Review Summary: I have been dreaming, about leaving. . .
Wrote on a late British summer, yet referencing spring in its title; planned to be released at the beginning of autumn, yet actually coming out on the brink of winter (I know my southern hemisphere readers won’t relate with this, but alas) - there is something that feels off
when listening to Spring Island, and it is not just due to its seasonality quirks. Far from the dystopian-yet-airy concept of 2018’s Ghost City, the third effort of the British quartet holds a thematical fil rouge
that feels dissonant with the emotions we usually attach to the awakening themes of spring; the sensations we feel while reflecting, pondering on what is next while being aware of the stasis the world currently seems to rest at.
The disc exudes the malaise of inaction, yet not in an unwelcomed way. It allegorically achieves this in the way it sounds, a more cohesive continuation of the fantastically delicate yet powerful emo/math-rock the band has been known for in their previous efforts. Old fans might not find anything new sonically in Spring Island, but it might not matter when the disc is chock-full of high-quality melodies, with the band excelling in what they do best: pumping up creative riffing over crafty odd beats, smart lyricism and emotional crescendos that bring to a satisfying payoff. Each track provides a different viewpoint to a very coherent aesthetic in tune with the themes touched on the LP, resulting however in a less varied result compared to its predecessor. Truth be told - if you like one of these songs, there is a high chance you will like most if not all of them. And vice versa.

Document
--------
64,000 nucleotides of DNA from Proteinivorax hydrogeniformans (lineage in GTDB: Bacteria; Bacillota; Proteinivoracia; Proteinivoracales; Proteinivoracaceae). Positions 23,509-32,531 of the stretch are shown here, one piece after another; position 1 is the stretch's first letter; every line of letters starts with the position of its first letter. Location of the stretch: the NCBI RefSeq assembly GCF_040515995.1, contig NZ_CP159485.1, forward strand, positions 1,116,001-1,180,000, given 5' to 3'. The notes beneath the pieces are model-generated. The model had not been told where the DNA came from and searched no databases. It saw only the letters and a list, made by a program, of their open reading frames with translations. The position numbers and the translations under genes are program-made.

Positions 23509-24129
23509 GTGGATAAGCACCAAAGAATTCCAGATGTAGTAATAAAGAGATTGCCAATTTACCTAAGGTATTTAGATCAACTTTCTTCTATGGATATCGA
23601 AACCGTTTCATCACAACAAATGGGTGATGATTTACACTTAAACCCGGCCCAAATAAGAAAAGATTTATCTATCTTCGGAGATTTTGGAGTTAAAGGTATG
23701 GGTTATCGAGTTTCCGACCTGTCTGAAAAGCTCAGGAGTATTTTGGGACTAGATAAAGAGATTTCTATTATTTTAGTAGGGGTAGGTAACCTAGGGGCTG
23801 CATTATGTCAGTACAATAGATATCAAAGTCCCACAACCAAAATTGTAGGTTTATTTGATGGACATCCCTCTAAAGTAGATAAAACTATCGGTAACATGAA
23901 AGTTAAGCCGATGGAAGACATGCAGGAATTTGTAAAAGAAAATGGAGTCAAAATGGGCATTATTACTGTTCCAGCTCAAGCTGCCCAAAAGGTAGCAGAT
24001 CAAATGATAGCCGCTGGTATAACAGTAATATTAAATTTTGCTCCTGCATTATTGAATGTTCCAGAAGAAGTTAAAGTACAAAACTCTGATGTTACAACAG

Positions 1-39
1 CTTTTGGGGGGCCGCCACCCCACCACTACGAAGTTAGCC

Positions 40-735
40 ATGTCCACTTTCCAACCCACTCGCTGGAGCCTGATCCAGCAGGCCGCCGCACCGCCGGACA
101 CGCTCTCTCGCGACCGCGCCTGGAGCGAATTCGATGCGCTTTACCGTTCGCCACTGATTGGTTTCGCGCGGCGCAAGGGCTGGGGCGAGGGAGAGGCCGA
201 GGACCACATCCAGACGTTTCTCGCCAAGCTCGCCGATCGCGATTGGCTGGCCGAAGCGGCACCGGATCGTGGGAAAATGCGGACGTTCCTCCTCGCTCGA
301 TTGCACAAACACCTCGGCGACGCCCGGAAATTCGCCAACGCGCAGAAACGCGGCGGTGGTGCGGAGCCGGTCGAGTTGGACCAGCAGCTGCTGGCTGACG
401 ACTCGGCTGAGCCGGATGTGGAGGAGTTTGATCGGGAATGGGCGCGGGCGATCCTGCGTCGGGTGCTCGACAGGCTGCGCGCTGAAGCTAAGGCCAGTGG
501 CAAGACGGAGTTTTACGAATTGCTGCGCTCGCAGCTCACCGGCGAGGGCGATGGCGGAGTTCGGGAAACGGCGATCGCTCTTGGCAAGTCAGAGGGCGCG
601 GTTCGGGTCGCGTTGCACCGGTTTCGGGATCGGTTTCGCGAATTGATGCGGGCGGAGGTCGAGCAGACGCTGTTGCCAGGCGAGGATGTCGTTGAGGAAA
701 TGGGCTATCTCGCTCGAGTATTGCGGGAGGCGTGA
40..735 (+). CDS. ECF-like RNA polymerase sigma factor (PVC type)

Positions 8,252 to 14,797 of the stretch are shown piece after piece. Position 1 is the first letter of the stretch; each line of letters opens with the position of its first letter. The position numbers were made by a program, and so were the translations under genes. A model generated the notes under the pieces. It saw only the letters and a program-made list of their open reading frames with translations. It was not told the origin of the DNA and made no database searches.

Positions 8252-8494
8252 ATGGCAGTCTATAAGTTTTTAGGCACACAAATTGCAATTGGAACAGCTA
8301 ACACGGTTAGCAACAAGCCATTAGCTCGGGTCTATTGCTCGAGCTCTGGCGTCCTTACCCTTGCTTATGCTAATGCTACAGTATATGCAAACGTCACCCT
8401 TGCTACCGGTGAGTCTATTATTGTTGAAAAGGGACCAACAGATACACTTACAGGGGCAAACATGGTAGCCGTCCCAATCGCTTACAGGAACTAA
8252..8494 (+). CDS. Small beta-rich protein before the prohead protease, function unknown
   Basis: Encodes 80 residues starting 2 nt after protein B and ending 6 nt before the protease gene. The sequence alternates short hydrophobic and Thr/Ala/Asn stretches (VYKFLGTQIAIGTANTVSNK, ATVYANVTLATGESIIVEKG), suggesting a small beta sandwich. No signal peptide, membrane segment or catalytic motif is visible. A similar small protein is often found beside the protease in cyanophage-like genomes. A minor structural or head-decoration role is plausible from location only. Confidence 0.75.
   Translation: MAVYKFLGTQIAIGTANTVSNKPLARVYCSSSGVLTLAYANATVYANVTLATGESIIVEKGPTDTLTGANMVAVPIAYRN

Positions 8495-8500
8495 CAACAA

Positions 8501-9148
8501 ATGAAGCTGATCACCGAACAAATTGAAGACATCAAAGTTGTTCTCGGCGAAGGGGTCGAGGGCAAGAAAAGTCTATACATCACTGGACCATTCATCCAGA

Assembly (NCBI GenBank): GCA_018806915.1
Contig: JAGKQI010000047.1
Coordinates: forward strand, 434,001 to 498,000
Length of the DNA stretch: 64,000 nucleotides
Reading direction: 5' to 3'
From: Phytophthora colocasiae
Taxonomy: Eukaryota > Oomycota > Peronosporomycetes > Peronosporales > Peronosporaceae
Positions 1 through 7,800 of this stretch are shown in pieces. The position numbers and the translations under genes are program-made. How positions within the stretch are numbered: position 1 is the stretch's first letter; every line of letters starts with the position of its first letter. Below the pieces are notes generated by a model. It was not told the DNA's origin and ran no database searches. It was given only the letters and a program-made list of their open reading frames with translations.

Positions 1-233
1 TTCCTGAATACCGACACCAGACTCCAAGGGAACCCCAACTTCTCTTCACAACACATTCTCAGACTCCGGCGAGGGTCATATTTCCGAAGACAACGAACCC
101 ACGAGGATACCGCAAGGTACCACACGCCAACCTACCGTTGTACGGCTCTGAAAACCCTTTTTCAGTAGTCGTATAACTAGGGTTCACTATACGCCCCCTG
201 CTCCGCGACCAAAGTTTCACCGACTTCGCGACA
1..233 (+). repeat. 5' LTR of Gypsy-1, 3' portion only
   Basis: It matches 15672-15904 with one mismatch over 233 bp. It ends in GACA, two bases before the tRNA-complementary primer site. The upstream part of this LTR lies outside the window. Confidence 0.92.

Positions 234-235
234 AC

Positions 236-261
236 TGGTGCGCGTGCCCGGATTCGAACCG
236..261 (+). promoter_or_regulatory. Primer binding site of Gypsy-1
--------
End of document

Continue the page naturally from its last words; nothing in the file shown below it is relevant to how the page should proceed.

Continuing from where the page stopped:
This perception of motionlessness is also thoroughly addressed in the lyrics; “The world is overheating – sat on the floor repeating – I don´t do well – knowing the days are a number; all of the time in the world – still I can´t make it” sings Devin Yüceil in arguably his best performance as lyricist and vocalist. “Dreaming about leaving this house, calculating how the world has overspun” – yet it is just what it is. It depicts simply what living in 2021 feels like, in a world that is opened yet closed, wrapped in present uncertainty and future bleakness, still with a melancholic outlook at enjoying what we however presently hold in our hands.
That is why, maybe, the disc is after-all aptly titled, and time-placed: echoes nostalgy-tinged golden autumn tapestries, yet aims for that long-gone spring and for the consequential simplicity of summers to come, of those simple things to be found in a world of ever-increasing complexity.